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LIC Jeevan Bima is like the Parle-G of life insurance branding, which is to say that the TV ad is etched in our memories. Our parents also chose to buy these policies, and government-backing made it a secure investment too. But did you know that most LIC insurance plans are endowment policies, i.e, are investment tools?

signing term insurance

What’s an endowment policy?

An endowment policy is considered an investment tool (with death benefits) rather than a life insurance. You pay a certain amount of money as a periodic premium until maturity. The choices for maturity terms range between ten, fifteen or twenty years or up to a certain age limit. If you happen to die before the maturity of the policy your nominees (typically dependants) are paid the death benefit (the full sum of the maturity amount). And if you survive the maturity period you earn profits on the premium paid and sometimes a bonus. Some policies also pay out to the insured (you, in this case) if you are diagnosed with a critical illness.

The goal of endowment policies is to provide a life cover along with a lump sum as savings. There are also profit and without profit policies. Plans aimed at specific goals such as education of children, whole life protection and pension also provide choices to consumers

Then what’s the drawback?

When costs are rising and there are other investment modules available, endowment policies appear to provide only minimal coverage or profit. For us ambitious individuals, we would need much more than a few lakh rupees to leave behind for our families. If you believe your dependents (partner and kids or even parents) should maintain a similar lifestyle, a term insurance is better suited.

Term insurance plans are designed as a safety net for your dependents and hence is an insurance on our life. There is no savings component or maturity money involved. But here are three reasons why you should consider a term insurance plan:

  1. Considerable death benefit: Since there is no savings or payback at maturity, the amount your survivors will get is much higher than from an endowment policy. Heard of “1 cr ka term insurance lijiye” advertisement on TV these days? That’s the amount your family would receive; if you choose that coverage.
  2. Cheaper premiums: Yes, compared to endowment policies, your yearly premiums are lighter on the pocket. If you choose to buy the cover for a longer period (rather than renewing it each year), premiums by insurers are discounted as well.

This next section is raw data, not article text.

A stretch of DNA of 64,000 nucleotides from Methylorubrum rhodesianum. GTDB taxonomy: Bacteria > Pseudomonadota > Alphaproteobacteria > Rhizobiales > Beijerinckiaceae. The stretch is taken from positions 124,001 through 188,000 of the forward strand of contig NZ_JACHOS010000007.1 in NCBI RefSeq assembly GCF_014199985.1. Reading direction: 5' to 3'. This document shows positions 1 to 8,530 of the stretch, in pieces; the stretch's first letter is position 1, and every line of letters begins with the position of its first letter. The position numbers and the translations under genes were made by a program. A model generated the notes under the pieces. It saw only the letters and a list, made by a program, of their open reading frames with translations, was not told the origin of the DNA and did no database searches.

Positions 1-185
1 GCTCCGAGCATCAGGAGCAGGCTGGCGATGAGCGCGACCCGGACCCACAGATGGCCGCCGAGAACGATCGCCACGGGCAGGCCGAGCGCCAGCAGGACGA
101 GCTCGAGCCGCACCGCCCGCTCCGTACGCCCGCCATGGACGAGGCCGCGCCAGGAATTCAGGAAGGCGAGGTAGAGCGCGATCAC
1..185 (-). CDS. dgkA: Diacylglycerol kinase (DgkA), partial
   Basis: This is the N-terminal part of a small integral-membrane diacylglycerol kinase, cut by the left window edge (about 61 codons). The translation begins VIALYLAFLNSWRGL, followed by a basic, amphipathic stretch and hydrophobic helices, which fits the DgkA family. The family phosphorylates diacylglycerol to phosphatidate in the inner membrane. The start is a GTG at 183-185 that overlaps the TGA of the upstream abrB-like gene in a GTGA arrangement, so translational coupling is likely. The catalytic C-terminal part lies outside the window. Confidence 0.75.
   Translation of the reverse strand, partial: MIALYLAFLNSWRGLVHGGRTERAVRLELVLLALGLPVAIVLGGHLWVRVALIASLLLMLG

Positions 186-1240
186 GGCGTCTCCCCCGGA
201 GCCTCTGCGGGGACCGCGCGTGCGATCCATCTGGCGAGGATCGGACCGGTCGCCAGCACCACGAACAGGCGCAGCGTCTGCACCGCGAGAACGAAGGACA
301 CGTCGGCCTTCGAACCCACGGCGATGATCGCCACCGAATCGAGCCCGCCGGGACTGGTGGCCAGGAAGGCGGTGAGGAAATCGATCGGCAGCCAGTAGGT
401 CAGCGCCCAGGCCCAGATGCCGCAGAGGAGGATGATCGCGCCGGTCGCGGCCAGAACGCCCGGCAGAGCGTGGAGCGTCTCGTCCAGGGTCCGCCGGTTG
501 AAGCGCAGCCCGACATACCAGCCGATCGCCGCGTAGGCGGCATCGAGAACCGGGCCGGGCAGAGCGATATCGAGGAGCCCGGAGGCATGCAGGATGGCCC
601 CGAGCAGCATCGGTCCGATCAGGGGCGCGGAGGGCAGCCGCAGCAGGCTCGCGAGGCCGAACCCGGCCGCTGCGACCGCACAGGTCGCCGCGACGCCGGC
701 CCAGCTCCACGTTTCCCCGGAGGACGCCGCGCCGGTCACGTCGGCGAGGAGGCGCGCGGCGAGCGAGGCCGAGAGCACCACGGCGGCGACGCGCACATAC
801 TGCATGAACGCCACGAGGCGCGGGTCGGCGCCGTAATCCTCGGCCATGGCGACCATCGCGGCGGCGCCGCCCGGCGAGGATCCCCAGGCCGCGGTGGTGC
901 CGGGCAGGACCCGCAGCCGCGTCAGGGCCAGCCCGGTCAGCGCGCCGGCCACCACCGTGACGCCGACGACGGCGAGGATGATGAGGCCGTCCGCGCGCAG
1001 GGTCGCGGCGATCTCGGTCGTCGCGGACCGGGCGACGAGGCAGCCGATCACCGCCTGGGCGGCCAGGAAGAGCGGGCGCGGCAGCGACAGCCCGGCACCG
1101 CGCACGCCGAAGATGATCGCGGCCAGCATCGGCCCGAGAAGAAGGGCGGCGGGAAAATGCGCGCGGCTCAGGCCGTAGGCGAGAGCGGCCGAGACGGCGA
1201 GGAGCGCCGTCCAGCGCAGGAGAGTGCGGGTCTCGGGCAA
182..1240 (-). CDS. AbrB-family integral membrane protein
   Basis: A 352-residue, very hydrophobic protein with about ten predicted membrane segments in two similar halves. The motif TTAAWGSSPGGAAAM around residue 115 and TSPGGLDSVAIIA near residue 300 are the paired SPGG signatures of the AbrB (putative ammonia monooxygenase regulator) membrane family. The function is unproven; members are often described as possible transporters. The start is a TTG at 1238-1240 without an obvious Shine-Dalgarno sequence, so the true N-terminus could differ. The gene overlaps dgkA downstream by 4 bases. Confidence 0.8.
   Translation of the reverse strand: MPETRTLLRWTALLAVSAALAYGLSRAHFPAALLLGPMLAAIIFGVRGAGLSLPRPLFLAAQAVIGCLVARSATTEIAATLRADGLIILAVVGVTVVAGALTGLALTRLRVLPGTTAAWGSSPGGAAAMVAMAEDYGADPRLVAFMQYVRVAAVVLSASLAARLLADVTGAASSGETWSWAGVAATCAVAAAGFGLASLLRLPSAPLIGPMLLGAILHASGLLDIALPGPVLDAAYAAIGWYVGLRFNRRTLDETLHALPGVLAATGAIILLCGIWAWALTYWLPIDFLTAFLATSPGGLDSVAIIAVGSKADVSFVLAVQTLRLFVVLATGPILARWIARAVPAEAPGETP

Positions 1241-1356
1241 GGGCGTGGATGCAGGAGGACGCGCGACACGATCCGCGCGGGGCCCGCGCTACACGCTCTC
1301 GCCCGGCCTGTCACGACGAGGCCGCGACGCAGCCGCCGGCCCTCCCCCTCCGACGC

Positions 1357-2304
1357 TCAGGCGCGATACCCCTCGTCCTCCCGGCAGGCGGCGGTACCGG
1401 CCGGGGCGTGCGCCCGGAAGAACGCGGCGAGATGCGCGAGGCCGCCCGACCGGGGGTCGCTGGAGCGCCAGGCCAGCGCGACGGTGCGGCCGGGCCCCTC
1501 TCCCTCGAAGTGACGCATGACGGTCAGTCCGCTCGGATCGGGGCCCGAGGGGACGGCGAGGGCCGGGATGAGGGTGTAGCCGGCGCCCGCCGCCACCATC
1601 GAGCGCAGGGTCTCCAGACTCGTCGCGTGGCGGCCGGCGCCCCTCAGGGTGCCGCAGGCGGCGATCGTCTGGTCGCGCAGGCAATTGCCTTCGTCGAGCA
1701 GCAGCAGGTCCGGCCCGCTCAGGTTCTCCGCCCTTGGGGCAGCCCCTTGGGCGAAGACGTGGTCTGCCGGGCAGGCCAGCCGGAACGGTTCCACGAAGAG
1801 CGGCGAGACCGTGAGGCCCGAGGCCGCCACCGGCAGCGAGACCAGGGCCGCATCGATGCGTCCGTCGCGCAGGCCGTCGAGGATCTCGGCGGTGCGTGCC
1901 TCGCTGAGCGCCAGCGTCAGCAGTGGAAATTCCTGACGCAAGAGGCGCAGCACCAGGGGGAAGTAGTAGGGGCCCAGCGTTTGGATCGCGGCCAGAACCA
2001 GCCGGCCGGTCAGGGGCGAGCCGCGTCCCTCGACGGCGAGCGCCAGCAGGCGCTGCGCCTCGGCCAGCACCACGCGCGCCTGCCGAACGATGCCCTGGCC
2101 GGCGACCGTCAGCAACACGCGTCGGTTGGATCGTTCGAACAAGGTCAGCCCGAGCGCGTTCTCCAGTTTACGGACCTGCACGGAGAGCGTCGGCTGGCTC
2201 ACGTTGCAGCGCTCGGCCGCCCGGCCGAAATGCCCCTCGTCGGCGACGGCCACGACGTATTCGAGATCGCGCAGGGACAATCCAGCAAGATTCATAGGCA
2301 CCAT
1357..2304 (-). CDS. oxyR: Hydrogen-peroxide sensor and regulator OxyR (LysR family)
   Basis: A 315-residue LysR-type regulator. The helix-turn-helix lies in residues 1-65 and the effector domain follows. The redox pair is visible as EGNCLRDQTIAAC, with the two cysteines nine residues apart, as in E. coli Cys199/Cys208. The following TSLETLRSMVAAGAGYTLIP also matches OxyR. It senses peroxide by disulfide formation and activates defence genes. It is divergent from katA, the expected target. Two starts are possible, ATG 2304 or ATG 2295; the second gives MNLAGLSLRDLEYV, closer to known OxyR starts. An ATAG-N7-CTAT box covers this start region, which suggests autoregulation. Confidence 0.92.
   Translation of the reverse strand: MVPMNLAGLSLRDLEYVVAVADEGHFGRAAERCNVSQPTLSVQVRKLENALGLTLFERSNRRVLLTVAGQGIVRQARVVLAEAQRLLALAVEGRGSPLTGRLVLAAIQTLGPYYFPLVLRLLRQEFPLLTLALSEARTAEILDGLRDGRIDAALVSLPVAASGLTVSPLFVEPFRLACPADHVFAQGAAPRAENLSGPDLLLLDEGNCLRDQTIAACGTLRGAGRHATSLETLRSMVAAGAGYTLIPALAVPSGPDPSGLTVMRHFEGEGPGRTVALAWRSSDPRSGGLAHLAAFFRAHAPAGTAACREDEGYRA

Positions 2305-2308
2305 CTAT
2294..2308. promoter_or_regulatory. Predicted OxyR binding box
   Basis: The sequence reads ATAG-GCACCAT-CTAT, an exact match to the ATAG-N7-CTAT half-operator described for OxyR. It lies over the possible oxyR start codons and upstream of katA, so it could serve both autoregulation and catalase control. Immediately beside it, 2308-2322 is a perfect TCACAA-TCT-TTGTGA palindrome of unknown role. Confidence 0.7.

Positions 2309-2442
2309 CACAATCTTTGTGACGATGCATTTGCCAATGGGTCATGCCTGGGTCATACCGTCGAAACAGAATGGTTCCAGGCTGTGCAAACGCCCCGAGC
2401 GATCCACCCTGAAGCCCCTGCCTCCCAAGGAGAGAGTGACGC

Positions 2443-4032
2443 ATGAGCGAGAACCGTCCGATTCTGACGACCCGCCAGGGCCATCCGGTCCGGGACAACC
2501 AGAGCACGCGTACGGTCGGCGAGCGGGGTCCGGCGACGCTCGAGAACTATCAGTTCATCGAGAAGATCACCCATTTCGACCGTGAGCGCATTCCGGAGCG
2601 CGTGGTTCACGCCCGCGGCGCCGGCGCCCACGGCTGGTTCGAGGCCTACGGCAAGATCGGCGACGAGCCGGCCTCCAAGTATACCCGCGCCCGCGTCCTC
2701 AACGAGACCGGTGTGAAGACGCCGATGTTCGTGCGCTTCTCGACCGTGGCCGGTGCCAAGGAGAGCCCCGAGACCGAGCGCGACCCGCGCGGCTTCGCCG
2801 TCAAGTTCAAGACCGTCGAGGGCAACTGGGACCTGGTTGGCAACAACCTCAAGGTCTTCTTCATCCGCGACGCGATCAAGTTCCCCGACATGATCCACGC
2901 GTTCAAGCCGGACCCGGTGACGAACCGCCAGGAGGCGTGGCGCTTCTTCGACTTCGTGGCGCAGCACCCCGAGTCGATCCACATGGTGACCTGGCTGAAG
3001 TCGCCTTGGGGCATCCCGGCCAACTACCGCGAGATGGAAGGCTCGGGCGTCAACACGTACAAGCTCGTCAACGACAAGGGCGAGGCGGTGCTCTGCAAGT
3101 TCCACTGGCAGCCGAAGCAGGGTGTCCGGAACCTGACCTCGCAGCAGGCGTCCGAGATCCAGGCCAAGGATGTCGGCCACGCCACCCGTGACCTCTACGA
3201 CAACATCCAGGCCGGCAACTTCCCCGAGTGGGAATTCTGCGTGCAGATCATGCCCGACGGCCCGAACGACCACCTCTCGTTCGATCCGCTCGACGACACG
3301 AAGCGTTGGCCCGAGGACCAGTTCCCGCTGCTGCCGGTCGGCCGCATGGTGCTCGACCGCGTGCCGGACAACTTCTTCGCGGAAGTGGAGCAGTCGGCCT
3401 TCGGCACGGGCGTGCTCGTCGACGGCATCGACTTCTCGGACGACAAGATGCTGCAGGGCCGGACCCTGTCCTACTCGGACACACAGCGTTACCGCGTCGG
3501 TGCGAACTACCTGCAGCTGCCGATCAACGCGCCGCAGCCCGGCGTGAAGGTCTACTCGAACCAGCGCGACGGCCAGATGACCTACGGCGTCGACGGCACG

3. Longer coverage: While endowment policies have a cap on maturity, you can choose to be covered under term insurance plans for up to 99 years of age. There is also flexibility in reducing the coverage, as premiums can become higher as you age. And you can move your money to savings or market-linked investment tools.

Choosing term insurance

What should you pick?

Ideally, we recommend a term plan, moving away from traditional mindsets on life insurance. Endowment policies guarantee a savings at the end of the term, but the wealth you create is eroded by inflation and isn’t as high when compared with market-linked investments. Again, the death benefit will be barely enough for your family.

If your goal is to save taxes, both endowment and term insurance plans allow for tax deductions under Section 80 C. You can compare insurance plans on various aggregator websites on the basis of coverage, additional benefits (accident, deaths, critical diseases), and claims settlement ratio. Few websites you can look at are Coverfox, Policybazaar, Bankbazaar, and ComparePolicy. Of course, price parameters based on your age and smoking habits will play a role.  Often agents will call you to assist you in buying a suitable plan. But spend some time on research and this won’t be necessary.

As morbid as this may sound, you have to think of term insurance as a security for your dependents, rather than a wealth creation tool for you. Moving from the traditional mindset of “I am putting in money, what is in it for me” is key.

All images: Getty Images

Anam Naqvi

Anam is an astute writer who aims to demystify personal finance and wealth management for the common man. She has written on geopolitics, economics, and politics as well for the Economist Intelligence Unit before moving to personal finance content strategy. Her penchant for storytelling and conversation has resulted in a podcast about humans called “Sapien Story”.